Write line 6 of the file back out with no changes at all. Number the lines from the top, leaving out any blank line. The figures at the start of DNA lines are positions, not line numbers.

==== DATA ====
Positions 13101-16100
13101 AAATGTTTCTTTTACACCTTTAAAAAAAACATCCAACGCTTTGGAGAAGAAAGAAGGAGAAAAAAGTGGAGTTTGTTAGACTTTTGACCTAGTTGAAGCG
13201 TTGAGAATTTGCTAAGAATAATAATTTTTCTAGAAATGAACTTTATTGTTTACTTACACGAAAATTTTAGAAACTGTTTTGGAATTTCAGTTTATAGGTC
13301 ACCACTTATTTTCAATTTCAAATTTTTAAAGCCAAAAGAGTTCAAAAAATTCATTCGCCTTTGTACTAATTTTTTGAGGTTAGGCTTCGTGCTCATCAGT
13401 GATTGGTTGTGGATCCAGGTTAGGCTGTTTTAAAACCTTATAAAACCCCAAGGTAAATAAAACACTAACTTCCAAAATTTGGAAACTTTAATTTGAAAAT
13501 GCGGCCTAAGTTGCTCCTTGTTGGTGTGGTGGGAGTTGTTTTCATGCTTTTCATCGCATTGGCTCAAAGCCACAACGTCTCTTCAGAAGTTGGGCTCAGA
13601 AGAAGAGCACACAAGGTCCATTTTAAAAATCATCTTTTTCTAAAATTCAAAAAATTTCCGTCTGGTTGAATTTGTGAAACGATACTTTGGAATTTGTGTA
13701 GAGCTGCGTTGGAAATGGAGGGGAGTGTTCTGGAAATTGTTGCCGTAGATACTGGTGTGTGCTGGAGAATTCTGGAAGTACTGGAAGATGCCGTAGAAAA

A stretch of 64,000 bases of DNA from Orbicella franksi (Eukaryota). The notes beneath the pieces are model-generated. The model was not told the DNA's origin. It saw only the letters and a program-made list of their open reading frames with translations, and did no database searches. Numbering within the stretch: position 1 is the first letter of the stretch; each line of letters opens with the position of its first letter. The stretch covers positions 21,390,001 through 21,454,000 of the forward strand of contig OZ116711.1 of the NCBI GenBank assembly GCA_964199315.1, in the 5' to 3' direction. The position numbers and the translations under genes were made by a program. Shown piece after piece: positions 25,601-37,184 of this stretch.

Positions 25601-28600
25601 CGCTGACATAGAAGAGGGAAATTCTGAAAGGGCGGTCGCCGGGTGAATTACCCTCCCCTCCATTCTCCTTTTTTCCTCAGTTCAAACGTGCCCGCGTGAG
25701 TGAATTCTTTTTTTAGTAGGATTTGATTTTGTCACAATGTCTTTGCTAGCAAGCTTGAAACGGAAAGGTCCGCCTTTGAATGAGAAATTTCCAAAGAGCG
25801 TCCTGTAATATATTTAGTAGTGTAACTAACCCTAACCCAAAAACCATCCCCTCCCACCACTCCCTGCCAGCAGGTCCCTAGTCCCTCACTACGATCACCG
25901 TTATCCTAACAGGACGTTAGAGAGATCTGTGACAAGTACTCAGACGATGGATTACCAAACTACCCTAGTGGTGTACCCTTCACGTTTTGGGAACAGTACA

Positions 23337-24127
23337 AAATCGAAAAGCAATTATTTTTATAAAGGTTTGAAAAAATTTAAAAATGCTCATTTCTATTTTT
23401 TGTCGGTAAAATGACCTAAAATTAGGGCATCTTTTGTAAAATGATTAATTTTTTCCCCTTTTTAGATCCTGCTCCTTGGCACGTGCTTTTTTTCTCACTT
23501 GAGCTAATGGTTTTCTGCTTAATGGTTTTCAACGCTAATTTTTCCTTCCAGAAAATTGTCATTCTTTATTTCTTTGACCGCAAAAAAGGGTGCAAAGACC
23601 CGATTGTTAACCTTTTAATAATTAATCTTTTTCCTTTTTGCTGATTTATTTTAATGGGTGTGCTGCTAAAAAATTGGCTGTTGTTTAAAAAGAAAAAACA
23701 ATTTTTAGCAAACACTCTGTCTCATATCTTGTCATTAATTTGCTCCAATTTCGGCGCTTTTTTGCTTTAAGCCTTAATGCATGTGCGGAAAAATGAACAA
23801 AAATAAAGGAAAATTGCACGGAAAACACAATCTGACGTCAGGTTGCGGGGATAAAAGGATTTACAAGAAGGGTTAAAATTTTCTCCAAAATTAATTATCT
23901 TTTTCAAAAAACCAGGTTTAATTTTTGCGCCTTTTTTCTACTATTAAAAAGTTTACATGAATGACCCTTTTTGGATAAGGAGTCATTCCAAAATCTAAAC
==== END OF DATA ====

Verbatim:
13501 GCGGCCTAAGTTGCTCCTTGTTGGTGTGGTGGGAGTTGTTTTCATGCTTTTCATCGCATTGGCTCAAAGCCACAACGTCTCTTCAGAAGTTGGGCTCAGA